Anthony Adcock's hyperreal oil paintings and sculptures literally resemble the objects found on a job-site; pieces of worn plywood, rusty I-beams, scrap rebar, work tools, etc., and are often dismissed as debris and not actual artwork.
Adcock is a superb example of a Conceptual Realist. A Conceptual Realist is one who utilizes realism as a point of departure focusing on the essence of the subject matter rather than verisimilitude. Adcock creates his artwork by synthesizing the knowledge gleaned from three generations of builders, his comprehensive understanding of the trade, and an uncompromising studio practice dedicated to the advancement of realism. By combining his expert understanding of construction with the intellectual rigor of abstract painting via realism, Adcock's artwork oscillates between amazement and absurdity.
When viewing Adcock's work, questions come to mind as to if it is actually art. If so, why would the artist create something so mundane, what are his motivations? And, it is there, in between the oscillating space of bewilderment and understanding, where the viewer is transported from looking at a perceived fragment of debris to a synesthetic experience far beyond the picture plane, and into the sights, sounds and smells of a construction site. This is where the conceptual aspects of Adcock's artwork rings most true.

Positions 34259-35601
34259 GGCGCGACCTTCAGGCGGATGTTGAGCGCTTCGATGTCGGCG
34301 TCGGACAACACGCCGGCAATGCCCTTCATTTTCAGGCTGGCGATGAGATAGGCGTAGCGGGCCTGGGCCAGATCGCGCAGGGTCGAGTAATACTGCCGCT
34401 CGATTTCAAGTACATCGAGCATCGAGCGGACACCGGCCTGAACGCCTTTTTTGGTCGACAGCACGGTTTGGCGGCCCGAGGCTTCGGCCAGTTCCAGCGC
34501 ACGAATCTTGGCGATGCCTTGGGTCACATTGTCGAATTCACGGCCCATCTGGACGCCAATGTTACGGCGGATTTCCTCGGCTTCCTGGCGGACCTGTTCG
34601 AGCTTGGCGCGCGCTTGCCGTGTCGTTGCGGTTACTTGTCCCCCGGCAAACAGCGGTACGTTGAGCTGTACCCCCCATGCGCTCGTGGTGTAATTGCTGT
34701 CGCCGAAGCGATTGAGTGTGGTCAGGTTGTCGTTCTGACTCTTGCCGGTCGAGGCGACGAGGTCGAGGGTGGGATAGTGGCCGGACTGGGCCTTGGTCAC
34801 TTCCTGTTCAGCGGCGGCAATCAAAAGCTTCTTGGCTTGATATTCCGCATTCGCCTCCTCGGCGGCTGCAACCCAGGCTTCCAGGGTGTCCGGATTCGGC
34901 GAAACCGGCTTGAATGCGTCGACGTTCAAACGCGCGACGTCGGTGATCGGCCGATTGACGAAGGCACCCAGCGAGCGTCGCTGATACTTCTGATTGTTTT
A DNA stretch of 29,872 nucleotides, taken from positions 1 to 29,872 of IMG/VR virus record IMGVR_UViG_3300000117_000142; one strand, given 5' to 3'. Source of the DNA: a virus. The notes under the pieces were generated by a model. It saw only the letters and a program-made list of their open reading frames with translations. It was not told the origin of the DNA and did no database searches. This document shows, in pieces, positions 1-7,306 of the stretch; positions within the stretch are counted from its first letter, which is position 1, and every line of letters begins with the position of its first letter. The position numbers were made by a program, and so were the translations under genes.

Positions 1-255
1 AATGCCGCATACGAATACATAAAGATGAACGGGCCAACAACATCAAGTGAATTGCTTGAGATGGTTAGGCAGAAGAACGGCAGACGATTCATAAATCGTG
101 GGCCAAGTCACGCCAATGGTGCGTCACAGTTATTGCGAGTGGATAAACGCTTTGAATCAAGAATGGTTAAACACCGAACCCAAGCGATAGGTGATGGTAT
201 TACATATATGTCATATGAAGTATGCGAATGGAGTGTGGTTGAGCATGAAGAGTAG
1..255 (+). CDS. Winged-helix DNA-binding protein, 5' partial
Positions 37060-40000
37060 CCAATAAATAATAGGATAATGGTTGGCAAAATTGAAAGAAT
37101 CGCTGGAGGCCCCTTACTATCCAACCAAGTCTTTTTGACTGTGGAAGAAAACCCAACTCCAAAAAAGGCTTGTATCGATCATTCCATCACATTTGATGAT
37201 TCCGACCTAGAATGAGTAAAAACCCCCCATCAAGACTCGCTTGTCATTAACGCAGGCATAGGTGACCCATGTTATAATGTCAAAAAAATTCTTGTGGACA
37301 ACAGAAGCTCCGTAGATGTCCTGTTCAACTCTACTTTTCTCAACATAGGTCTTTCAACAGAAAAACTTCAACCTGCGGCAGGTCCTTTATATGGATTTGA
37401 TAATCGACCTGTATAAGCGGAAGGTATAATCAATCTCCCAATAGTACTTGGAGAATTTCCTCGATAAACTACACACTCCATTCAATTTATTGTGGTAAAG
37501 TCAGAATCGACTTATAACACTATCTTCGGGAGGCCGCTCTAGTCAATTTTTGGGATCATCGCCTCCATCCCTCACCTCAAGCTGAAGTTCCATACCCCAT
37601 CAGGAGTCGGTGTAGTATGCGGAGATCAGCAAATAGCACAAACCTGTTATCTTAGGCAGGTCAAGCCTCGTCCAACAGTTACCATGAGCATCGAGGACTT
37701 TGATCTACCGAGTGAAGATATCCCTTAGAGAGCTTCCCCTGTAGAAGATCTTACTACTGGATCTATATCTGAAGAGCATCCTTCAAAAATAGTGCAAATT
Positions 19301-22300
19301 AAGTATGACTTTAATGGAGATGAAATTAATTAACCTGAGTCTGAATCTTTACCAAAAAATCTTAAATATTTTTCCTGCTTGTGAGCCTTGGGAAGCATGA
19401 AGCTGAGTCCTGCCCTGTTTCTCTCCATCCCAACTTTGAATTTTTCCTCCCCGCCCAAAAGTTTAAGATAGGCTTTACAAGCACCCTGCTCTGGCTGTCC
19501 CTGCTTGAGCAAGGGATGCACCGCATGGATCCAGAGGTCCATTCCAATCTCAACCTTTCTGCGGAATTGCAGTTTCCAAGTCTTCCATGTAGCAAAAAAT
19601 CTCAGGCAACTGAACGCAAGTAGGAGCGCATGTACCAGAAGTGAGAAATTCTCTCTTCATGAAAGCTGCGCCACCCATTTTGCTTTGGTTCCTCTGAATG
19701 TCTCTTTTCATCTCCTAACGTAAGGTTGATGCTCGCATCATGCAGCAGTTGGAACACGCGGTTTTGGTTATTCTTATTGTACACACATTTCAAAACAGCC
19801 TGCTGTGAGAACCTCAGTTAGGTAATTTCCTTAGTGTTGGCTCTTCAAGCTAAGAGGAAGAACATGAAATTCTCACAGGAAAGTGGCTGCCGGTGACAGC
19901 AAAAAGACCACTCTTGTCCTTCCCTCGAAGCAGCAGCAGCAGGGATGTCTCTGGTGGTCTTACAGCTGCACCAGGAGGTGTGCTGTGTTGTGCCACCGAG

Adcock explains, " Working as a Local One ironworker has undoubtedly altered my perception of labor and its relationship to value. Similar to artists, ironworkers place a tremendous amount of value on the process of creating. They laboriously build with pride, forging out a living by installing structural steel to reinforce buildings and bridges. But unlike artists, their 'artwork' is concealed under concrete and hidden from plain view. Their work does not accrue cultural capital or generate a discourse around deconstructing the previous model of post modernism. The structures remain unnoticed and unrecognized as art by passers-by. Connotations of union workers, along with denotations of art, have led me to create works that generate experiences similar to that of a job-site, mimicking specific moments of the construction process via Trompe l'oeil painting, sculpture, drawing, and installations."
Anthony Adcock received his MFA from the University of Chicago and BFA degree with a specialization in oil painting from the American Academy of Art in Chicago, IL. A skilled Local One ironworker, Adcock has exhibited his paintings and sculptures throughout Chicago, IL, in Charleston, SC, Tulsa, OK and New York. He lives and teaches painting and drawing at the American Academy of Art and Vitruvian School of Art in Chicago, IL.